This is a reduced copy of a JPEG straight from the camera, with no adjustments and no Photoshopping. It's possible I could make it "better" by messing with it--but it's just as likely that I could screw it up. A voice inside my head said to leave well enough alone. What are the voices telling you?
Nowadays if you want a photograph to be "perfect" there's not much to stop you. You can shoot with equipment better than you could even have dreamed about ten years ago. You can mount your camera on a tripod and, with the help of instant digital feedback, ensure that your exposure, focus, depth-of-field and color balance are all spot-on. If you shoot raw you can even tweak the exposure and color balance after you release the shutter.
That's not all. If you own imaging editing software like Photoshop (and who doesn't?) you have practically unlimited control over the image. Sharpness, contrast, saturation, noise--you name it, you can control it. If there's a piece of chewing gum on the ground and you want to remove it, no problem. If you simply want to change the color of the chewing gum, just wish it and it's done. The only limit to realizing your creative vision is its breadth and depth--that, and well you know how to use Photoshop.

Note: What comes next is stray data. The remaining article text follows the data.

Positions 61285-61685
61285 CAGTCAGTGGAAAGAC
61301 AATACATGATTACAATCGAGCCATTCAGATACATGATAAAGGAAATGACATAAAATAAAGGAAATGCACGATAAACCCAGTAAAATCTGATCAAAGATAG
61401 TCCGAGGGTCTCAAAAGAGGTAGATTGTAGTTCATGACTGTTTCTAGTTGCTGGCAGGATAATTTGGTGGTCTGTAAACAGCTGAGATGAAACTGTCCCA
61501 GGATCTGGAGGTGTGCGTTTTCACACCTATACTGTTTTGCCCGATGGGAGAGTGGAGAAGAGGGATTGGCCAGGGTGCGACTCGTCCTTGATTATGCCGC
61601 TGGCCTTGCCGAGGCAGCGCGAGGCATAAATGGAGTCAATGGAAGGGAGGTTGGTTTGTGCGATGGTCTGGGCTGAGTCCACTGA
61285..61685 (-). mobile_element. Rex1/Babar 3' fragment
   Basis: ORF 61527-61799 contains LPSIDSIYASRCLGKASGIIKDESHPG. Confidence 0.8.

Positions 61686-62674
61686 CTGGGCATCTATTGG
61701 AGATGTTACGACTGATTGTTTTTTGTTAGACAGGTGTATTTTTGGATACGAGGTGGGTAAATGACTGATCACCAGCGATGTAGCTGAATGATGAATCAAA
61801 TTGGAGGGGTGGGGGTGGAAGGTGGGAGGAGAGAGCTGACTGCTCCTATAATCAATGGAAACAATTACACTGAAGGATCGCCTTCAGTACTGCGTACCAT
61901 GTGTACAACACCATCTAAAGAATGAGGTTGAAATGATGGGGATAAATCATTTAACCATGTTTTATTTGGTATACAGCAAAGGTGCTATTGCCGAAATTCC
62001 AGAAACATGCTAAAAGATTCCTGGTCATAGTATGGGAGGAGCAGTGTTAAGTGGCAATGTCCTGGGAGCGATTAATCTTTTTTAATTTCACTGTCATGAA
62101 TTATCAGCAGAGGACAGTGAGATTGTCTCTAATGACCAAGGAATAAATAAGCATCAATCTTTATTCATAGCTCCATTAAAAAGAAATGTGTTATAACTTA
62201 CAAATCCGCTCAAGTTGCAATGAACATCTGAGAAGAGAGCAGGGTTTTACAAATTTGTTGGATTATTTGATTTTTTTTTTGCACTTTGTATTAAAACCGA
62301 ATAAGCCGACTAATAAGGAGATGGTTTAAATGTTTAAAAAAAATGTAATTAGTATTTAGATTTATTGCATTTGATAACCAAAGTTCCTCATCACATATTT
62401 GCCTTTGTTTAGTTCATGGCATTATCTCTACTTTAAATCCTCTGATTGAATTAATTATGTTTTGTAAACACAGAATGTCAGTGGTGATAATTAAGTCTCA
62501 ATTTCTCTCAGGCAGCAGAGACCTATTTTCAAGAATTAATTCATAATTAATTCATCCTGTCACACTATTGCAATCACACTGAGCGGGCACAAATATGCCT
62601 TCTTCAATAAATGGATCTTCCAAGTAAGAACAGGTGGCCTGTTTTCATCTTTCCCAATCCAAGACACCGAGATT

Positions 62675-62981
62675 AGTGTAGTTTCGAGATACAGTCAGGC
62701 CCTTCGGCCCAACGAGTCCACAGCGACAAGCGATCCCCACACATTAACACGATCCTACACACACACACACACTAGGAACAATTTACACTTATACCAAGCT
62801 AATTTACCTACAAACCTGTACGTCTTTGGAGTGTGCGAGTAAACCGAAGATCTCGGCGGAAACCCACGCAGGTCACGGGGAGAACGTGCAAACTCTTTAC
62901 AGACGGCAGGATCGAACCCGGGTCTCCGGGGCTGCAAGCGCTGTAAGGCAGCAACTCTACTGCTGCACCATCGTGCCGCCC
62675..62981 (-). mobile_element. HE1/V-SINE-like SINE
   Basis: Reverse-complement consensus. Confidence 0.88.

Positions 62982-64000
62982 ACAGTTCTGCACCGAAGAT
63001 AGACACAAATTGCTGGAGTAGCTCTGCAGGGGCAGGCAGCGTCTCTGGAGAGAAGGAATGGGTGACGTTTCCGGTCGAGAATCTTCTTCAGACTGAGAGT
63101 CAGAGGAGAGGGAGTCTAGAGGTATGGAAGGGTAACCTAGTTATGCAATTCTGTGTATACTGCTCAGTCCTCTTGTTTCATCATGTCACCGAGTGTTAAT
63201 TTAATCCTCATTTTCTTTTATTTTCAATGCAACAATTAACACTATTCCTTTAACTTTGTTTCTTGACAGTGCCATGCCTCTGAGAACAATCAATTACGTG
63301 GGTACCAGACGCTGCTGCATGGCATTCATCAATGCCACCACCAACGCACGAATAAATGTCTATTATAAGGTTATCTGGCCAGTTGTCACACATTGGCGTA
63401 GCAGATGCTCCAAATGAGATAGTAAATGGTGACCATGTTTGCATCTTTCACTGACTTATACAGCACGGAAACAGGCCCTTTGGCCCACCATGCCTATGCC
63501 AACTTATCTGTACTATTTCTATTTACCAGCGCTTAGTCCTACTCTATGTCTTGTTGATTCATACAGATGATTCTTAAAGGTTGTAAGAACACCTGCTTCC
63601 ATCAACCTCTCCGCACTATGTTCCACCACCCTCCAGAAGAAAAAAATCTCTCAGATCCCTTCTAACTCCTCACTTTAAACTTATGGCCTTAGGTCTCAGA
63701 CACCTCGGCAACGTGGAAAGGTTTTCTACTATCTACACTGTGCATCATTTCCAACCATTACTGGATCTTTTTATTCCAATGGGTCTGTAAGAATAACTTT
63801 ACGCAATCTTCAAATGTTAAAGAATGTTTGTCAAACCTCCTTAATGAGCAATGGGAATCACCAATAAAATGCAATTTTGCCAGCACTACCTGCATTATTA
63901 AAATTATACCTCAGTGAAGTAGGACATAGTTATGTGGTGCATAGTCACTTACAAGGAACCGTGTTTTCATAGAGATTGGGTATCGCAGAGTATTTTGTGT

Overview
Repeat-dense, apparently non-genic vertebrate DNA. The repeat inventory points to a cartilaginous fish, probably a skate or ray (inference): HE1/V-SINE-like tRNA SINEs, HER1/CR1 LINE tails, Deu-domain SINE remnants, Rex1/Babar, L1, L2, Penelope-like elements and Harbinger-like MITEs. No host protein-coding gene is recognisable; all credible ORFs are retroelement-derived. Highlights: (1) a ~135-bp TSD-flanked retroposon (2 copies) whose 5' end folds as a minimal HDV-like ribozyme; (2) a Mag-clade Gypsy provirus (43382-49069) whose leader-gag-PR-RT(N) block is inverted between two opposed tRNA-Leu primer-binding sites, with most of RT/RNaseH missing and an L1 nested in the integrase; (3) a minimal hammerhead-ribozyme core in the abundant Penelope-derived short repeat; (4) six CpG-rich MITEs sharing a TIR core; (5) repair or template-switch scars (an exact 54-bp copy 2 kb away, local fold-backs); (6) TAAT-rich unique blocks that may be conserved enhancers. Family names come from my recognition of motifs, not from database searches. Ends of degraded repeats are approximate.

But as Peter Parker learns time and again in the Spiderman movie series, "With great power comes great responsibility." It's one thing to improve an image by minimizing or removing obvious and distracting defects; it's quite another to attempt to improve on nature. Before you know it you start to believe that "this scene would look better if I move that rock over there," or "her face would look better if I change the color of her eyes," or "the whole image would look better if I eliminate all that distracting noise." Next thing you know you've got an image that, although it may look beautiful to you, has a freakishly artificial quality to anyone audacious enough to compare it to everyday reality. (Michael Jackson in his later years springs to mind.)
Let me be clear: I think Photoshop and digital imaging are wonderful tools and far be it from me to dictate what is and isn't within the bounds of creative expression. I am simply suggesting that before we rush to "improve" something we take time to humbly acknowledge the possibility that doing so may rob the subject of the very qualities that make it so appealing. And after all, who are any one of us we to presume that we are the ultimate judges of beauty and perfection?